The 1939 Ribbentrop-Molotov Pact saw Poland carved up between Germany and the Soviet Union, yet even this failed to satisfy Hitler’s growing megalomania. His core ideology demanded further expansion eastwards and hence it was in the summer of 1940 construction of an eastern HQ was initiated. The forests of what was then the Eastern Prussian region of Gorlitz (today Polish Gierłoż) were identified as ideal for this end; lakes and swamps surrounded the proposed site, while the nearby Boyen fortress lent added protection from capture. Over the following 12 months Organization Todt sealed the area off and set about constructing what the locals of Rastenburg (today Kętrzyn) thought to be a chemical works. In reality a series of wooden barracks were erected, as well as string of concrete bunkers up to three metres in thickness. Camouflage netting of Bakelite leaves were hung over forest clearings to confuse aerial reconnaissance and the area was heavily fortified with mines and fences. Finally, with Operation Barbarossa two days away, Hitler arrived abroad his private train on June 24, 1941.
The planned blitzkrieg against the Russians stalled at the gates of Moscow, and when it became apparent the Soviet Union would not crumble so easily the decision was taken to fortify the Wolf’s Lair further. Existing wooden barracks were encased in concrete half a metre in thickness, and more structures sprung up around them. Yet even this was deemed ineffectual, and on Hitler’s orders a final phase of construction was undertaken between February and October of 1944 – this saw bunkers built on top of bunkers, as well as the addition of a thirteen metre tall bunker for Hermann Goring.
To all intents and purposes the Wolf’s Lair became a world within world, complete with two airfields, railway station, central heating, power generators, sewage system, sauna, casino and even a cinema – though it’s unknown if Hitler ever used it to watch the complete set of Mickey Mouse films allegedly gifted to him by Goebbels. Over 2,000 people worked there, including a detachment of 1,500 guards, and in spite of the confidentiality surrounding the complex it soon became an open secret amongst the locals that this was Hitler’s base; one anecdote tells how Hitler received local children on his birthday, entertaining the budding young fascists with biscuits and Fanta. In fact, it’s probable the secret spread and that the Allies knew of the location of Wolf’s Lair by late 1943 – why they didn’t bomb it remains a source of hot debate amongst historians. Some claim Western spies must have been working at the base, others that the Allies wanted nothing but Germany’s complete and unconditional surrender; killing Hitler would have forced peace negotiations and scuppered the chances of this.
Despite the comprehensive facilities, life at Wolf’s Lair was tough, with General Jodl concluding it was ‘half monastery, half concentration camp’. The nearby swamplands – one just a hundred metres from Hitler’s bunker – meant the complex’s residents were constantly plagued by mosquitoes, and period photographs show guards resorting to wearing ridiculous bee-keeper style hats to stave off this menace. In the words of historian Heinrich Hoffman, ‘the army – in an attempt to kill all the mosquitoes – poured oil on the lakes, thus destroying all the frogs with the insects. Hitler was upset because he enjoyed hearing the frogs croak as he fell asleep, so more had to be brought in for this purpose’.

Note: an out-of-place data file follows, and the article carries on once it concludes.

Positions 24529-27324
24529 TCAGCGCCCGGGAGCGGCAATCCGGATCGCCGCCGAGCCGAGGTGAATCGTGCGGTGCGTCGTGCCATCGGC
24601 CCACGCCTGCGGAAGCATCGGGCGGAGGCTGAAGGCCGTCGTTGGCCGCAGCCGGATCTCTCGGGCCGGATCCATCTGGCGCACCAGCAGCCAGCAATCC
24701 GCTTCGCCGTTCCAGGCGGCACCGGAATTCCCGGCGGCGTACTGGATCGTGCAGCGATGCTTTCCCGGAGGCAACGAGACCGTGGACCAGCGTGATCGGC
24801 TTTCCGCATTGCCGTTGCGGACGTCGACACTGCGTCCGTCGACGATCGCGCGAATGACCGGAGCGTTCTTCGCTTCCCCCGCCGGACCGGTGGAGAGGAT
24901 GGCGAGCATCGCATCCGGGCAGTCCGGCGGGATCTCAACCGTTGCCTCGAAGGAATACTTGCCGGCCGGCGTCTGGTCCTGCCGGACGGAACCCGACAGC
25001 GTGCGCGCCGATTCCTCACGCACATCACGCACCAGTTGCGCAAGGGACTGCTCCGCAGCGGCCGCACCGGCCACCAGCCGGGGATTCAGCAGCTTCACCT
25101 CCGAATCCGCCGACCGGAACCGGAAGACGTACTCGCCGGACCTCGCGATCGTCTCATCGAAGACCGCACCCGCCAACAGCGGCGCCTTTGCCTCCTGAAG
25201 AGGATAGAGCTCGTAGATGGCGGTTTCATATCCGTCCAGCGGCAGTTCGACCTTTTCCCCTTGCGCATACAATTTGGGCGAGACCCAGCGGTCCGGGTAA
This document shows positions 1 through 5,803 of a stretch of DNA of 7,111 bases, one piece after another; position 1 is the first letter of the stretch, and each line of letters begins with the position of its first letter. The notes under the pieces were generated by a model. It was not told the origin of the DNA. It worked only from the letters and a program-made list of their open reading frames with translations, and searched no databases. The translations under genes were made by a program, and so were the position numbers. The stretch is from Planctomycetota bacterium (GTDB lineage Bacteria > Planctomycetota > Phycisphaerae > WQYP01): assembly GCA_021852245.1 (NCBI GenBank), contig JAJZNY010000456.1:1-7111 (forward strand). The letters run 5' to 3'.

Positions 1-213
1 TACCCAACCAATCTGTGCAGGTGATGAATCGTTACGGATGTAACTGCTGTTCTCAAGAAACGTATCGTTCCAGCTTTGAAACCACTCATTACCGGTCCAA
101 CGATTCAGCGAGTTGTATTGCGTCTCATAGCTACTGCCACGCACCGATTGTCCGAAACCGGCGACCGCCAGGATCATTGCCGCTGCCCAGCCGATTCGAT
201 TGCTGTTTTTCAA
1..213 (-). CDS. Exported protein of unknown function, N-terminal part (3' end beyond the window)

If Hitler was upset about the frog palaver, then one can only imagine his reaction to the plot to assassinate him. On July 20, 1944, Claus von Stuaffenberg undertook the mission to kill the Führer by leaving a time bomb in the situation room. Hitler’s anticipated death would then see Operation Valkyrie come into effect, a coup that would overthrow the Nazi hierarchy and force peace negotiations. As we know, however, the assassination attempt failed. Stauffenberg, in spite of being equipped with two bombs, only set one – possibly because his dastardly preparations were interrupted. The conference he was to attend was originally to be held in Hitler’s bunker, though this was switched at the last moment to the lightly reinforced bunker number three. Unperturbed Stauffenberg placed the bomb under a heavy oak table close to Hitler, before making his exit on the premise of a phone call. It’s known the briefcase containing the bomb was moved slightly, and when it detonated Hitler was saved by a table leg which bore the brunt of the blast. Had Stauffenberg used both bombs as originally intended then there can be no doubt, Hitler would have been killed outright. The switch of venue cannot also be underestimated – in a heavier bunker the explosion would have been fearsome, but in the light bunker number three the open windows provided an immediate outlet for gases. Stauffenberg was executed later that night, and in the purge that followed over five thousand more plotters were rounded up and killed, their deaths recorded on film for Hitler’s pleasure.
And so the poisoned Austrian remained in power, and the war rumbled on towards its bitter conclusion. With the Soviet Union poised for their decisive offensive Hitler finally took leave of his HQ on November 20, 1944. His favourite yes-man, Field Marshal Keitel, immediately ordered Operation Inselsprung into effect; the complete destruction of the Wolf’s Lair complex. Tonnes of explosives were brought in from Fort Boyen, though in the event the demolition charges were only detonated on January 24, 1945, just three days before the Russian’s rolled in. Approximately eight tonnes of TNT were used in each bunker, with the ensuing blasts sending thick slabs of concrete flying through the air like scattered dominoes.